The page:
Aztec Press as a whole did not enter the competition. However, our stellar photo editor, Larry Gaurano, entered and placed second in portrait and breaking news photography and third in sports photography.

His award-winning photos can be seen online at AztecPressOnline.com.

We are so proud of the recognition we’ve received. Each year we work to maintain and improve the quality of the Aztec Press. That isn’t easy with a revolving door of student reporters and editors.

However, the Aztec Press and PCC journalism students would greatly benefit from attending more conferences, hearing more guest speakers and working collaboratively.

For those reasons, we’ve decided to start a journalism club. It’s open to anyone pursuing a future in journalism.

Those interested can email aztecpress@pima.edu with the subject “journalism club.”

Thank you for your support!

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FROM THE EDITOR: Aztec Press ‘best all-around’ finalist

By CHELO GRUBB

It’s award season in the collegiate journalism world.

The Aztec Press is competing for 2012’s best all-around non-daily student newspaper at a large institution in our region.

Being a finalist means we have won either first, second or third place in the Society of Professional Journalists’ prestigious Mark of Excellence category.

The placing won’t be revealed until April 13, when the winners will be announced at an awards luncheon at the SPJ regional conference in Las Vegas.

We’ve won an award in the same category for the past three years … well, almost. Until now, we were only competing against other two-year colleges.

This year, SPJ eliminated the two-year college category. Four-year universities and two-year colleges now compete head-to-head, with categories (small, medium or large) decided by the size of student enrollment.

Pima Community College has almost 57,000 credit students enrolled, so we fit into the large category.

That means our sparsely staffed newspaper is competing with the largest non-daily college newspapers in a region that includes Arizona, California, Guam, Hawaii, Nevada and the Mariana Islands.

If (fingers crossed!) Aztec Press wins first place at the regional level, we’ll advance to compete against other first-place regional winners from around the country.

Aztec Press has done all right in SPJ competition over the last few years.

Photo Editor Larry Gaurano has twice advanced to the national competition for sports photography after winning first-place awards at the regional level. He was named a national finalist in 2010.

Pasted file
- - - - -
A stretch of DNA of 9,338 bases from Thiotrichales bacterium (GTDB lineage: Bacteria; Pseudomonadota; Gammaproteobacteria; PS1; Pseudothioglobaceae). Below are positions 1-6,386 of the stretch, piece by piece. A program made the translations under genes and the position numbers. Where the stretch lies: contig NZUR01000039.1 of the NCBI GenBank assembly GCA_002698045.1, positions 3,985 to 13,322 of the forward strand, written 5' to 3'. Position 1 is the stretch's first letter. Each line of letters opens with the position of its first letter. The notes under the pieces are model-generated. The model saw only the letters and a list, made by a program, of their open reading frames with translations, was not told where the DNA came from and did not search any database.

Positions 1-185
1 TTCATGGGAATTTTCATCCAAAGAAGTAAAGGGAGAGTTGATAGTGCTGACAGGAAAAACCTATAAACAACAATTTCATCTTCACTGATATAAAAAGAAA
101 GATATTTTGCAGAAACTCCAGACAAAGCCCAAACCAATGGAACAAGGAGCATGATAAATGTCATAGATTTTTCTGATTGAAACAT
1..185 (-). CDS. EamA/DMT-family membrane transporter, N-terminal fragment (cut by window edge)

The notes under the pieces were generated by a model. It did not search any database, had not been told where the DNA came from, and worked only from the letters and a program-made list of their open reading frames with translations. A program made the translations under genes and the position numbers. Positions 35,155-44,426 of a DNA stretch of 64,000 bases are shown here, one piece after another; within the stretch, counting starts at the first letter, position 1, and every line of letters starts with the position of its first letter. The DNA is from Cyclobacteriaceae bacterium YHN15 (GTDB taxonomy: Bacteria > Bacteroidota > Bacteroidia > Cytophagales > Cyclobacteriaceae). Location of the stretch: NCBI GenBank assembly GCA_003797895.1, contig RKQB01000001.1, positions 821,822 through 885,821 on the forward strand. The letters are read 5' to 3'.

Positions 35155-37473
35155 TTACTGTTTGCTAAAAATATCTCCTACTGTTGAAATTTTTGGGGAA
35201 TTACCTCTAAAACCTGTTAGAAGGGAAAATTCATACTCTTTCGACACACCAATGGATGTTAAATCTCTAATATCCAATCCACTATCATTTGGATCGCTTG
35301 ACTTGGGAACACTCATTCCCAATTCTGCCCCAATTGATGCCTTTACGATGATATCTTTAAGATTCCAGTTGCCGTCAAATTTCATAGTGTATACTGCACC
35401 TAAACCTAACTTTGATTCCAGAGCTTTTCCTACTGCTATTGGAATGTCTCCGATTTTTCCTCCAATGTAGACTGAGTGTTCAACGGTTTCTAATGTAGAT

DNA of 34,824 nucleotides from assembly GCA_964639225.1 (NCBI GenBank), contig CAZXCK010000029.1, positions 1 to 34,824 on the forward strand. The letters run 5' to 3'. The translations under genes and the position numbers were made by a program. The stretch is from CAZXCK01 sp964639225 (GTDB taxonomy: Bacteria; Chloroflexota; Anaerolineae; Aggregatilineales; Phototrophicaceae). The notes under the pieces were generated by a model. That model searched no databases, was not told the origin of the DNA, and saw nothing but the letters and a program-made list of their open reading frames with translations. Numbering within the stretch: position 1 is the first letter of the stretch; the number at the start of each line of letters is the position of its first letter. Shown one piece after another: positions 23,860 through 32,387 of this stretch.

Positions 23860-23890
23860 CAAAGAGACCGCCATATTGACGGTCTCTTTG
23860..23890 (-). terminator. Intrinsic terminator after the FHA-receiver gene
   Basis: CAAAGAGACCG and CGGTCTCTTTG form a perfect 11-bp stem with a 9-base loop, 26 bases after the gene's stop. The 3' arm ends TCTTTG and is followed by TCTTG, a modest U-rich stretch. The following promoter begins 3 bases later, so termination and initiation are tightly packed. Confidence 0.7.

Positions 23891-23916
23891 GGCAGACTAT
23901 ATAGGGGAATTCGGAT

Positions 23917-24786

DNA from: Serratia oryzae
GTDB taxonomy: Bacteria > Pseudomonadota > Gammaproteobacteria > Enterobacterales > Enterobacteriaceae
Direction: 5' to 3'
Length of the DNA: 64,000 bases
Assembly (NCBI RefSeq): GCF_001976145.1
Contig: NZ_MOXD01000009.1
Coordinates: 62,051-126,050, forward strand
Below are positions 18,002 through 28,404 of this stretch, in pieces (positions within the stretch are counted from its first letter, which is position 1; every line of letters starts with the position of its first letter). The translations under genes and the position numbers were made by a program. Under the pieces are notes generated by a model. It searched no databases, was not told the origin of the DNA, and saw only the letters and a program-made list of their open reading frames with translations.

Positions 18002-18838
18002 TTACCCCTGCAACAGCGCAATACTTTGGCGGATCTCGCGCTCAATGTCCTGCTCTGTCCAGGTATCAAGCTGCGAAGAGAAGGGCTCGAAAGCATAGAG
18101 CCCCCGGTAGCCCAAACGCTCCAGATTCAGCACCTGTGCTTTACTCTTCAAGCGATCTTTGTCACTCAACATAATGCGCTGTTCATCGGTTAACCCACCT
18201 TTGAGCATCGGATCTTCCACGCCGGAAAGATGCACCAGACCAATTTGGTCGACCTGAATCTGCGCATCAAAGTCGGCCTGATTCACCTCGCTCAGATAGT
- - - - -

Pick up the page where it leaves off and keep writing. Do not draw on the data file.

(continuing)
The entire student newspaper staff was a 2009 national finalist for all-around general excellence.

Here’s hoping we get another shot at showing off nationally.

Thanks for picking up a copy of the Aztec Press. Each member of our staff works tirelessly to make our newspaper the best it can be.

Apparently, someone thinks our hard work is worth something. We hope you do, too.

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FROM THE EDITORS:  Aztec Press wins gold, silver awards

FROM THE EDITORS: Aztec Press wins gold, silver awards

By CHELO GRUBB

and DAVID MENDEZ

 Last issue, we were eagerly awaiting the final weekend of March.

That weekend, the two of us, our assistant photo editor Larry Gaurano and our faculty adviser Cynthia Lancaster headed to Los Angles to attend a conference and see where our paper ranked in 2011.

Going in, we knew that we were in the top three in two categories.

In the end, we didn’t lose! The Society of Professional Journalists awarded Aztec Press second place regionally for all-around general excellence for a non-daily, two-year college paper. That counts for something, right?

But it wasn’t silver medals all around. Larry’s soccer photo won first place for sports photography, and will advance to the national competition. We’re keeping our fingers crossed that he’ll rank in the top three, and can attend the national conference in September.

Because the conference was set in LA, we weren’t surprised that most workshop speakers were broadcast journalists.

And it won’t surprise you, as we all work for the Aztec Press, that we’re print people.

Despite the under-representation of print writers, we still came away with a lot. The speakers encouraged us to be well rounded in our studies, to become slaves to social media and to not get too discouraged if our first job assigns us the “dead body beat.”

When we weren’t having our spirits lowered by our speakers, we explored LA.

Our hotel was a mere five-minute walk from the Universal City Walk.

During the few free hours we had during our first afternoon, we spent an hour or so seeing what the walk had to offer. Let us tell you, it has both cupcake-flavored popcorn and Slytherin socks.

After the conference finished on Saturday evening, we sped off to Santa Monica Pier.

By the time we got to the pier, it had started to rain. Which was a good thing, really.

Larry got to show off his rain-resistant shirt, while Cynthia bundled up in a jacket. David and Chelo, meanwhile, fought an uphill battle to keep their glasses dry enough to be useful.

Proper journalism experience all around.

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Porter a national finalist for depression series

Porter a national finalist for depression series